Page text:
Finally, in Rorty we encounter an old-fashioned sort of leftist intellectual who believes in education and social reform. What he finds most important about a democratic constitution is that it provides the oppressed and encumbered with instruments with which they “can defend themselves against the wealthy and the powerful.” The focus is on abolishing institutions that continue exploitation and degradation. And it is on promoting a tolerant society that keeps people together in solidarity despite growing diversity and recognizes no authority as binding that cannot be derived from deliberation and revisable agreements of all involved. Rorty terms himself a red diaper-anticommunist baby and a teenage Cold War liberal. But that past did not leave the slightest trace of resentment in him. He was completely free of the scars so typical of former radicals as well as of many of the older and some of the younger liberal hawks. If he gave a somewhat trenchant political response, then it was the one he directed against a cultural Left which he felt had bid farewell to the efforts of the arena: “Insofar as a Left becomes spectatorial and retrospective, it ceases to be a Left.”

With Achieving our Country, his most personal and moving book, Richard Rorty pinned his colors to the mast of an American patriotism that the world need not fear. In the melody of this text we find a combination of the exceptional status of the world’s oldest democracy—one that can be proud of the normative substance of its principles—and the sensitivity for the new and now global diversity of cultural perspectives and voices. What is new about this global pluralism compared with the charged pluralism of a national society is the fact that within the inclusive frame of an encompassing international community, the dangers of disintegration can no longer be diverted smartly onto some enemy on the outside. Today, evolutionary anthropology with its comparative research into children and chimpanzees of the same age catches up with an old pragmatist insight when it rediscovers a “perspective-taking” ability to be something on which we humans have a monopoly. Bertolt Brecht suggested reciprocal perspective-taking is the essential condition of true patriotism:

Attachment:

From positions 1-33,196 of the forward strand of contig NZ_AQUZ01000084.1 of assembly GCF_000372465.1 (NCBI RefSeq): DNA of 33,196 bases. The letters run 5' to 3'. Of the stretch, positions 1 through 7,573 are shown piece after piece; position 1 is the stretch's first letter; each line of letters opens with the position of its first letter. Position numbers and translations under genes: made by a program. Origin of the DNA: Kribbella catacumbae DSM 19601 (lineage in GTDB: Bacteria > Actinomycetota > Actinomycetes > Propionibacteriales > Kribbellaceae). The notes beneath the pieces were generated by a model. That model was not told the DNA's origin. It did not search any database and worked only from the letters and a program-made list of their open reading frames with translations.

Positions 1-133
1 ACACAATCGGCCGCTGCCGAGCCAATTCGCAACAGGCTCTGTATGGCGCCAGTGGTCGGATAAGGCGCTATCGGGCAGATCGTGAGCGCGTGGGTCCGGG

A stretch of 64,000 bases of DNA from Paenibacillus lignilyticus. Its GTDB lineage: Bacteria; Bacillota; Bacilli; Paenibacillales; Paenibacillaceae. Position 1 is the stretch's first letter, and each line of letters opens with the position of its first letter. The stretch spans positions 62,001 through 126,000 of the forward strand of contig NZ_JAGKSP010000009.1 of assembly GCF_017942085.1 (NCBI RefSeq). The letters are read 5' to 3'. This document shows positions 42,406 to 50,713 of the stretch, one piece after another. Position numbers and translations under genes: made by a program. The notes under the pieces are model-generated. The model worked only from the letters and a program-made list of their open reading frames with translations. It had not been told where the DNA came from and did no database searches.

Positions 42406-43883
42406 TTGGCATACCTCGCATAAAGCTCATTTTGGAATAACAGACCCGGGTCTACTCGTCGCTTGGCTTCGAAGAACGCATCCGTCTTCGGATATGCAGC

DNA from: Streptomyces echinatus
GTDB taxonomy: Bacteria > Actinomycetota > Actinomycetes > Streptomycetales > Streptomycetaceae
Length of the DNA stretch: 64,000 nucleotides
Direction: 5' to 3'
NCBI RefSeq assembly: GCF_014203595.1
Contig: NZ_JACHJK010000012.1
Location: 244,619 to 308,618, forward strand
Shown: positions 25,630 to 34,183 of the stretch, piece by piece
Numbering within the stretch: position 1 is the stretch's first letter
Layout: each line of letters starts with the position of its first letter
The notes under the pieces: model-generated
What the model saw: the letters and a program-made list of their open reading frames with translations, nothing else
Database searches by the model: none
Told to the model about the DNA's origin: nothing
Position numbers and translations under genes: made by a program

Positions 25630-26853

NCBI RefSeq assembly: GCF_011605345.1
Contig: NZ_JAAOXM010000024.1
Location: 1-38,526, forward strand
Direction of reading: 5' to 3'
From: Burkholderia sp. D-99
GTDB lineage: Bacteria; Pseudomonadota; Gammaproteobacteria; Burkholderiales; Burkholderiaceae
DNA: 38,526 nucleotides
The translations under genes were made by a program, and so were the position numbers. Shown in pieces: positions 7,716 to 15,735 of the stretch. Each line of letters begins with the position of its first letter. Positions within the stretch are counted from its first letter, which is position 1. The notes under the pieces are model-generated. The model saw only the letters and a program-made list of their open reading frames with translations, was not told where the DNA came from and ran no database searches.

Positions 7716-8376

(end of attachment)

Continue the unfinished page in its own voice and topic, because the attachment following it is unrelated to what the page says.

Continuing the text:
And because we improve this country,
We love it and shield it.
And it may appear most dearest to us
As other people’s find their own.

Dick knew those lines from the famous children’s hymn and knew that even for a super-power cosmopolitanism is not the same thing as the global export of its own way of life. He knew that a democracy only preserves its robust and “athletic” character by self-criticism. In an interview conducted on September 11, 2001, he warned against Bush’s “arrogant anti-internationalism.” He reminded us instead of the very idea that had, in the wake of the horrors of the Second World War, prompted an American president to envisage a new design for a future world order and to push the establishment of the United Nations. Yet, Rorty was not unrealistic in how he saw things: “That scenario now sounds less plausible. But it is the only one I can envisage that might actually have good results.” And he then added a sentence that expresses the spirit of this person and also the spirit of the best tradition this country has brought forth: “There is, to be sure, plenty of reason for pessimism, but it would be better to do what one can to get people to follow an improbable scenario than to simply throw up one’s hands.” [9]

That spirit is to be found throughout Richard Rorty’s oeuvre and will continue to live with and through it.

Click here for part 1 of this address, and here for part 2.

Notes

8. Robert B. Brandom, ed., Rorty and his Critics (Malden, MA: Blackwell, 2000).

9. Mendieta, ed., Take Care of Freedom, p. 101.